Lawyer launches action against former prime minister for bank neglect

A lawyer for Turkey’s Islamist Felicity Party (SP) has launched legal action against leading figures from the ruling Justice and Development Party (AKP) for allowing the continued operation of a bank whose clientele would later be criminalised for supporting an outlawed organisation, Turkish news site OdaTV reported on Monday.

SP lawyer Ali Aktaş prepared the criminal complaint against a list of the AKP’s highest ranking members, including former prime minister Ahmet Davutoğlu, saying that if citizens are deemed to have committed a crime by holding accounts in Bank Asya, the government that left the bank open is culpable of malpractice and negligence.

Besides Davutoğlu, the list of high profile figures names in the complaint include Mehmet Şimşek, a former finance minister responsible in 2014 for Turkey’s banking regulator, Ali Babacan, another former minister who was responsible at the time for the Revenue Department, as well as the banking regulator, Revenue Department, and social security administrators.

Bank Asya had its banking permits revoked in July 2016, days after the AKP government survived a coup attempt it says was carried out by members of the Gülen religious movement. The bank is widely thought to be owned and operated by Gülenists, band prosecutors have used the ownership of a Bank Asya account as evidence against many Turks alleged to be members of the outlawed Gülen movement.

“Thousands of citizens have been ... charged with intentionally aiding an illegal organisation for opening new accounts or making deposits at Bank Asya in 2014 and the first half of 2015,” Aktaş’s complaint reads.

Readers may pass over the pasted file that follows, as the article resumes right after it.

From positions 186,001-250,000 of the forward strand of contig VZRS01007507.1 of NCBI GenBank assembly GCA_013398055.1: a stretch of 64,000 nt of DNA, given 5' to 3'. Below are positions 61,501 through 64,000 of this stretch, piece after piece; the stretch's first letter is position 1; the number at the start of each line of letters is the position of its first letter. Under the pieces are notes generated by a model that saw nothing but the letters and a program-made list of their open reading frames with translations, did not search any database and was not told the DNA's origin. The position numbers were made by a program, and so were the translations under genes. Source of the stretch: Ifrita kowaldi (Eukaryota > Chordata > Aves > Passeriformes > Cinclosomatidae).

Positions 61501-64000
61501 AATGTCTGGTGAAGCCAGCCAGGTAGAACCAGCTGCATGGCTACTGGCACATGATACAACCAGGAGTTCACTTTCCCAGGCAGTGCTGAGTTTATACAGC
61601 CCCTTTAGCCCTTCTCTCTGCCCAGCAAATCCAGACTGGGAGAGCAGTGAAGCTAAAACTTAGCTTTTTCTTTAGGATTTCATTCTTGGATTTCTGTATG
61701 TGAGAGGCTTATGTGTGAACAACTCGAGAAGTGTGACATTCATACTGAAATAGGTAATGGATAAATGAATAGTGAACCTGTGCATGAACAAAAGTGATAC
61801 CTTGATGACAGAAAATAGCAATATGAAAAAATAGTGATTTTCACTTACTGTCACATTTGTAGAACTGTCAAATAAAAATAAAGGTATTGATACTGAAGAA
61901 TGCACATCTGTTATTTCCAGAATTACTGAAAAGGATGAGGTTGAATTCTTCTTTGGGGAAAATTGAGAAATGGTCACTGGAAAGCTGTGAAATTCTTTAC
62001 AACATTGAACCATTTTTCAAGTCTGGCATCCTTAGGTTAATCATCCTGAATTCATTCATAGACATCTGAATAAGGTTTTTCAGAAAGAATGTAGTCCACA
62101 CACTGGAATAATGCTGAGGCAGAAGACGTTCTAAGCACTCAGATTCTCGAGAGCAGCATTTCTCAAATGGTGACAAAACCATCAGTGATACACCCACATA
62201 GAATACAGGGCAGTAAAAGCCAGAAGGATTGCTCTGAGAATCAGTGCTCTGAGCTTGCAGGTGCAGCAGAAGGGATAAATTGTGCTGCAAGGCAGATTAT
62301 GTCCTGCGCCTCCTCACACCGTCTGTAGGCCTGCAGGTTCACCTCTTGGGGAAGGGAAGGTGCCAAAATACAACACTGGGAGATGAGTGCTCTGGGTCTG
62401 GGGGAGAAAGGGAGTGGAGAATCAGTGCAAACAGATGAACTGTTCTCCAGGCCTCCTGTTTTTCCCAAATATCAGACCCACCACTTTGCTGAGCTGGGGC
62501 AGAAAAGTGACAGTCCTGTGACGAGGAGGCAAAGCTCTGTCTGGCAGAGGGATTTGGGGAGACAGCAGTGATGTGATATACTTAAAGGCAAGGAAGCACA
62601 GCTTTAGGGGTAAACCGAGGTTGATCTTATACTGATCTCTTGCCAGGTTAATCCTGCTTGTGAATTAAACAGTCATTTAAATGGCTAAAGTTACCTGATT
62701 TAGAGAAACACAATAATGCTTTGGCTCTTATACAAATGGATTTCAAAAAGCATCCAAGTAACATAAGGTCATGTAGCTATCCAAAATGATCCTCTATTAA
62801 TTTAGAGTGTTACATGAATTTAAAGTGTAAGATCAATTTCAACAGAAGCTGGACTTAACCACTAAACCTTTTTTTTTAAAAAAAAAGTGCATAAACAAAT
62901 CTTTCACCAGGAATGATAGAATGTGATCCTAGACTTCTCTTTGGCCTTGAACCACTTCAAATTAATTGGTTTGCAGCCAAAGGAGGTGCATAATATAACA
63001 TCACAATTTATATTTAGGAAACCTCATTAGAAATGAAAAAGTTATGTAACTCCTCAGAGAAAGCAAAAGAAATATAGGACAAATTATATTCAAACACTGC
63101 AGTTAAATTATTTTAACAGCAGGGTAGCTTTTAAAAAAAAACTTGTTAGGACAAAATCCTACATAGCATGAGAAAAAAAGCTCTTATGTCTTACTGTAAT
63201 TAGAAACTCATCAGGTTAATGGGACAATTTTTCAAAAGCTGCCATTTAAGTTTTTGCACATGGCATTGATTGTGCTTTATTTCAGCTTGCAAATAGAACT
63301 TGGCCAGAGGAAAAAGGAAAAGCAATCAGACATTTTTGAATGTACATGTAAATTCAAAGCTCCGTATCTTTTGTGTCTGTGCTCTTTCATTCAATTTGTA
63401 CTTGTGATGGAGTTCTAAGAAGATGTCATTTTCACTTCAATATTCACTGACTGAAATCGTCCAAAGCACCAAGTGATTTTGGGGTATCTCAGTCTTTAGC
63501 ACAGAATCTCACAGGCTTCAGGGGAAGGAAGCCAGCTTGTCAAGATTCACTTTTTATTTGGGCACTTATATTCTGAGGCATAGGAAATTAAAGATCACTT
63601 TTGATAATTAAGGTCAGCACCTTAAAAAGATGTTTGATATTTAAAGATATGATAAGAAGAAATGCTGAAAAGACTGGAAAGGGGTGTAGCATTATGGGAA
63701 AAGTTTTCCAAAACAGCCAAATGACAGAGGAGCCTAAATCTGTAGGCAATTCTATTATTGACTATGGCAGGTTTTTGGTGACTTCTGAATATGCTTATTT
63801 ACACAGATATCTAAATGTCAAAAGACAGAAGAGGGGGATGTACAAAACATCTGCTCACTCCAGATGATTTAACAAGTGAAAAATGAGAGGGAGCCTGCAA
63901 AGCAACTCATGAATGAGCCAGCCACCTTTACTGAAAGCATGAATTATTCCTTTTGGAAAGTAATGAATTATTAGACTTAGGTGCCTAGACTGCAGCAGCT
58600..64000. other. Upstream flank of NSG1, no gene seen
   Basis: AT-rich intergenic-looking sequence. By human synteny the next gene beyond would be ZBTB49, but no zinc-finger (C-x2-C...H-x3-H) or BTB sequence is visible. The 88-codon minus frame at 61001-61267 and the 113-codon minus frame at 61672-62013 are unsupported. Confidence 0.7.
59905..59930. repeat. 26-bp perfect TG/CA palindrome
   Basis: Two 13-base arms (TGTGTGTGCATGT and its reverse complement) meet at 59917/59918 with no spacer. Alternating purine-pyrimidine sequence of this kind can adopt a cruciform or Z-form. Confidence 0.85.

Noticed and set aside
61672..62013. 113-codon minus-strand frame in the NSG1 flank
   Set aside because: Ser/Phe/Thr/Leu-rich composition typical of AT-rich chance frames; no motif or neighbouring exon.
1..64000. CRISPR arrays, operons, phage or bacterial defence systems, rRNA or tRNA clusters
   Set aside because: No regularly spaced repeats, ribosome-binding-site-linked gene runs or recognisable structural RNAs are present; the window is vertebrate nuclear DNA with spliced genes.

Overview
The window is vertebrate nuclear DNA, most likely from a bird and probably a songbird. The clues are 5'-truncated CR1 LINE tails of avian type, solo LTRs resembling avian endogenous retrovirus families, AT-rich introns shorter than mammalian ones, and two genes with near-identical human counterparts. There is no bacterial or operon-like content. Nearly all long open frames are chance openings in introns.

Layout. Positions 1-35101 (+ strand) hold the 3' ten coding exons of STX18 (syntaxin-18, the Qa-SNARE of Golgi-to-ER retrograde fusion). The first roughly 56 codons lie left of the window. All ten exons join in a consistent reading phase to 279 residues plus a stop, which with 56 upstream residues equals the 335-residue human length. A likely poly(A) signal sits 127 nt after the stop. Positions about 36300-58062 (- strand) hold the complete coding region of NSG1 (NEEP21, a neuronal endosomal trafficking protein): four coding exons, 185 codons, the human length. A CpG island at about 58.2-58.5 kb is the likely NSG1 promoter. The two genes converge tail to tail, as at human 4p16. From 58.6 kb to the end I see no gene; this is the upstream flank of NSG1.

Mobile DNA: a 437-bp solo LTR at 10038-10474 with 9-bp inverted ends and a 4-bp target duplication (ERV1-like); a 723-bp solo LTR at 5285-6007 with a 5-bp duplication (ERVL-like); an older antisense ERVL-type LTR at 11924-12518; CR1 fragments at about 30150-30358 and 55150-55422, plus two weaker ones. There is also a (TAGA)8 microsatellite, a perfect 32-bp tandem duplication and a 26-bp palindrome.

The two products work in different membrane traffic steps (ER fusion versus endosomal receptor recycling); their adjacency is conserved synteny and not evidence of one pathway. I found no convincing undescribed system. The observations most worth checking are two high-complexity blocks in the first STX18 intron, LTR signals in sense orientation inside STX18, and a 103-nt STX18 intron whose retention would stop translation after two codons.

These charges, it notes, referred to a period when the Gülen movement, once considered an ally of the AKP government, had apparently come to blows with it.

Corruption probes launched against a series of high-ranking AKP officials in December 2013 are thought by many to have been set in motion by prosecutors and police officers affiliated with the Gülen movement.

Bank Asya’s stock plummeted in 2014 after the government cancelled contracts with the bank in response to the corruption probes, which marked the beginning of a period of bad blood between the Gülenists and the Turkish government that has defined the country’s politics since.

The Turkish government says the movement’s leader, Islamist preacher Fethullah Gülen, ordered thousands of members to make deposits in the bank to save it from looming bankruptcy. It had lost a huge portion of its income from the government contracts, but also from the custom ordinary Turks, who steered clear of a financial institution deemed undesirable by the government.

While the bank was taken over by Turkey’s Savings Deposit Insurance Fund in February 2015, it was not until after the coup that its permits were finally revoked.

Aktaş’s complaint argues that by leaving a bank which it defines as the financial wing of an illegal organisation open to accept deposits later declared illegal, the government of the time was also culpable of misconduct, negligence and failure to report a crime.

Responding to criticism on Twitter over why he did not include the president, Recep Tayyip Erdoğan, among the ministers on the complaint, Aktaş said in a tweet that he was well aware of the fact that Erdoğan was the real culprit overseeing the bank, but that banking regulations in that period do not identify Erdoğan as the responsible party.